Finding the Center of Mass of a Soft Spring

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    This article shows how to use calculus to find the center of mass position of a soft cylindrical helical spring that is suspended vertically. The spring is non-uniformly stretched by the action of gravity. A general expression for the vertical position of the center of mass is obtained.Comment: LaTeX, 7 pages, 2 figures. Minor changes to agree with published versio

    Tests of an alternate mobile transporter and extravehicular activity assembly procedure for the Space Station Freedom truss

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    Results are presented from a ground test program of an alternate mobile transporter (MT) concept and extravehicular activity (EVA) assembly procedure for the Space Station Freedom (SSF) truss keel. A three-bay orthogonal tetrahedral truss beam consisting of 44 2-in-diameter struts and 16 nodes was assembled repeatedly in neutral buoyancy by pairs of pressure-suited test subjects working from astronaut positioning devices (APD's) on the MT. The truss bays were cubic with edges 15 ft long. All the truss joint hardware was found to be EVA compatible. The average unit assembly time for a single pair of experienced test subjects was 27.6 sec/strut, which is about half the time derived from other SSF truss assembly tests. A concept for integration of utility trays during truss assembly is introduced and demonstrated in the assembly tests. The concept, which requires minimal EVA handling of the trays, is shown to have little impact on overall assembly time. The results of these tests indicate that by using an MT equipped with APD's, rapid EVA assembly of a space station-size truss structure can be expected

    Two coupled feedback loops explain random mono-allelic Xist upregulation at the onset of X-chromosome inactivation

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    In female mammal s, dosage compensation for X-linked genes is ensured through random X-chromosome inactivation, which is initiated by mono-allelic up-regulation of Xist . We use mathematical modeling to identify the regulatory principles required to establish the mono-allelic and female-specific Xist expression pattern and test model predictions experimentally. A cis -acting positive feedback, which in mice is mediated by mutual repression of Xist and its antisense transcript Tsix , together with a trans -acting negative feedba ck are sufficient to explain mono-allelic Xist up-regulation. The model can reproduce data from several mutant, aneuploid and polyploid murine cell lines and explain s Xist expression patterns in other mammalian species. Furthermore, it predicts that transient , reversible bi-allelic Xist expression is not restricted to rabbits and humans but can also occur in mice, which we indeed confirm to occur in mouse embryos. Overall, our study provides a conceptual framework of the molecular mechanisms required to initiate random X-chromosome inactivation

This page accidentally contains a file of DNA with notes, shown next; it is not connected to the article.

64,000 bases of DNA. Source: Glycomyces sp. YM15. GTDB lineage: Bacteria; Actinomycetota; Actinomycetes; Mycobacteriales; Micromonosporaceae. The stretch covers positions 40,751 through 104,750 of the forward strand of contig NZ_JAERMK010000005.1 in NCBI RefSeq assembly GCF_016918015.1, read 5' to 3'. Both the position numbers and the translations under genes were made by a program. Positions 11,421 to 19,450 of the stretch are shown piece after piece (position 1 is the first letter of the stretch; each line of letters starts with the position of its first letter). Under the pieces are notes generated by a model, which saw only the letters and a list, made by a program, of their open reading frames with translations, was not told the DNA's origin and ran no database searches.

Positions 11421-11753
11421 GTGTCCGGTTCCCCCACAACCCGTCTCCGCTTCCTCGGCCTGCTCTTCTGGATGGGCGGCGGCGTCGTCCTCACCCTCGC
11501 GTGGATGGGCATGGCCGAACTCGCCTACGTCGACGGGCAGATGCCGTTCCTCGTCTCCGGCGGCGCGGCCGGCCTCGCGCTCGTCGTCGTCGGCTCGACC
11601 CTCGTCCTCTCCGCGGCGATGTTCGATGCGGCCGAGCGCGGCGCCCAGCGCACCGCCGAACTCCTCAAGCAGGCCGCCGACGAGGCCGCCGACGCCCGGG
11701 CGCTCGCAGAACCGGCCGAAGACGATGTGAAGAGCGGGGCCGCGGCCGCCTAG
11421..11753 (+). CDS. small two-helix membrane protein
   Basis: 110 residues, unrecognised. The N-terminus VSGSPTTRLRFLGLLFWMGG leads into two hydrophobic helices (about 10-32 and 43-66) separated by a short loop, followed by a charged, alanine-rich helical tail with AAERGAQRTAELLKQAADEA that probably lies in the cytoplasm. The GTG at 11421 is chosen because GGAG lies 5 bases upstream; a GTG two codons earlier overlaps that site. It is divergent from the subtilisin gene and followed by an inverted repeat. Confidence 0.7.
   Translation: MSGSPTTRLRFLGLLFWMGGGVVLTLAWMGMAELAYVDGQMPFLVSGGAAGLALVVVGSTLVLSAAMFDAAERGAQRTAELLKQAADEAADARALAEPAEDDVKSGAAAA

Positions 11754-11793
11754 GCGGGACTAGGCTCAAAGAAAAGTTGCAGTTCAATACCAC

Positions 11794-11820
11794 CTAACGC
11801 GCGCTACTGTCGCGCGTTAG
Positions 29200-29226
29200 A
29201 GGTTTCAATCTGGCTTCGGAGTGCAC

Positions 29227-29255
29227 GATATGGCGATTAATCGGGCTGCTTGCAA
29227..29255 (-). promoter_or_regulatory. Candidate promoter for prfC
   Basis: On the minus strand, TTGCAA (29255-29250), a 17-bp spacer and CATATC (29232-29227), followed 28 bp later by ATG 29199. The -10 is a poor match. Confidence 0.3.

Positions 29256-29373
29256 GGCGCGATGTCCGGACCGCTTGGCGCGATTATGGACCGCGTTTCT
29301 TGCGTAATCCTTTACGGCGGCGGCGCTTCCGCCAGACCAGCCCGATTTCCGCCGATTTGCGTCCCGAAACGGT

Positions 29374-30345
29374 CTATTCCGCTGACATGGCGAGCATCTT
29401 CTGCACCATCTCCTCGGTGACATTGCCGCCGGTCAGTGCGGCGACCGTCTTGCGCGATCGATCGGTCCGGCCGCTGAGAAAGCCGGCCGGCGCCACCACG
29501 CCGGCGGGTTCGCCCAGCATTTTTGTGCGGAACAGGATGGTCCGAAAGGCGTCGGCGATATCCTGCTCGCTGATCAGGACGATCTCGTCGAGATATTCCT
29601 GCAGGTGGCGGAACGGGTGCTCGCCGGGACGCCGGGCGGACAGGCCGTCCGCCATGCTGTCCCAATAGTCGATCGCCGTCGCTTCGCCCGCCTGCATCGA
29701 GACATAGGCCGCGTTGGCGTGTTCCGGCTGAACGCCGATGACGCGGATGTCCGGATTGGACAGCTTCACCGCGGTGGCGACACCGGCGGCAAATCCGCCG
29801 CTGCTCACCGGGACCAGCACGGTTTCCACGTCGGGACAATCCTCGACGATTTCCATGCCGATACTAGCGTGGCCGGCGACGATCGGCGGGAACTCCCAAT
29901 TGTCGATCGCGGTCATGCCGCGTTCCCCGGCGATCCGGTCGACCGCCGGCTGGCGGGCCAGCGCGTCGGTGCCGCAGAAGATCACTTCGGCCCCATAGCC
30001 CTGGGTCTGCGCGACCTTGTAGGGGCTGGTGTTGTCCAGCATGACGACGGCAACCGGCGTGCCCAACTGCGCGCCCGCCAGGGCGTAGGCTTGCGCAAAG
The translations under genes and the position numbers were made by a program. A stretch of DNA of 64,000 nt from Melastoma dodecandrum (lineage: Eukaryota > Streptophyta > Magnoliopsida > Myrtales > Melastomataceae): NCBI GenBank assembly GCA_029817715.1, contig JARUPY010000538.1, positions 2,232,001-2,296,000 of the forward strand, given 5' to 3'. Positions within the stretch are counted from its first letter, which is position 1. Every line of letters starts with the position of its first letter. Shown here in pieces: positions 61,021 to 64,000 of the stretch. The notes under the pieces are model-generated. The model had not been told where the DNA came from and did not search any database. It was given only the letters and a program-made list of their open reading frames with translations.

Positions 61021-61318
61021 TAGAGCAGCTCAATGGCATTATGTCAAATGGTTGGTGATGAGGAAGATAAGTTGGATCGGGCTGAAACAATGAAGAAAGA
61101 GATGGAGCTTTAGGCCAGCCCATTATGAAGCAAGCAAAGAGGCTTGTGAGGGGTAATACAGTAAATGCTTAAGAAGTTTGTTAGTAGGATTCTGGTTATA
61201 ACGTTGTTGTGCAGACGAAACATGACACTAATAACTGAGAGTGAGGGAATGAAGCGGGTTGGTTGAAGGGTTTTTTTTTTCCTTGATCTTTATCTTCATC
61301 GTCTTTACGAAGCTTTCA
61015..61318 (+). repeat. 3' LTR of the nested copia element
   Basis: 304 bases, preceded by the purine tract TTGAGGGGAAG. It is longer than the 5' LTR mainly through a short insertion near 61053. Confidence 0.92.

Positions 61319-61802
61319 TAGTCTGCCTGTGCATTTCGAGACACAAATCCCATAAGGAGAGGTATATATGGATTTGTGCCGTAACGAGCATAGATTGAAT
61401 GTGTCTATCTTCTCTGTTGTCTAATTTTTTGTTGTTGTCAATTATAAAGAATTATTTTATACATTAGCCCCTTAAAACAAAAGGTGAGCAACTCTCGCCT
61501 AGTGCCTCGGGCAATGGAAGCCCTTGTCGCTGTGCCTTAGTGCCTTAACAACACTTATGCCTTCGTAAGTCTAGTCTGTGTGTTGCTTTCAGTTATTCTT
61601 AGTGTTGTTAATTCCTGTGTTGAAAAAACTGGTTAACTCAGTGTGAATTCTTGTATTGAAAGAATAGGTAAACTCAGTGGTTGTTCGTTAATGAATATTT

Structural concepts for large spacecraft

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    Design concepts for deployable spacecraft structures are examined with particular emphasis on mass/area optimization, stowability, and assembly, and the relations of these requirements to functional design parameters. Component and modular concepts for platforms and reflectors, structural configurations for long columns, pretension columns, and joint concepts are discussed. A brief overview of astronaut and automated assembly studies is included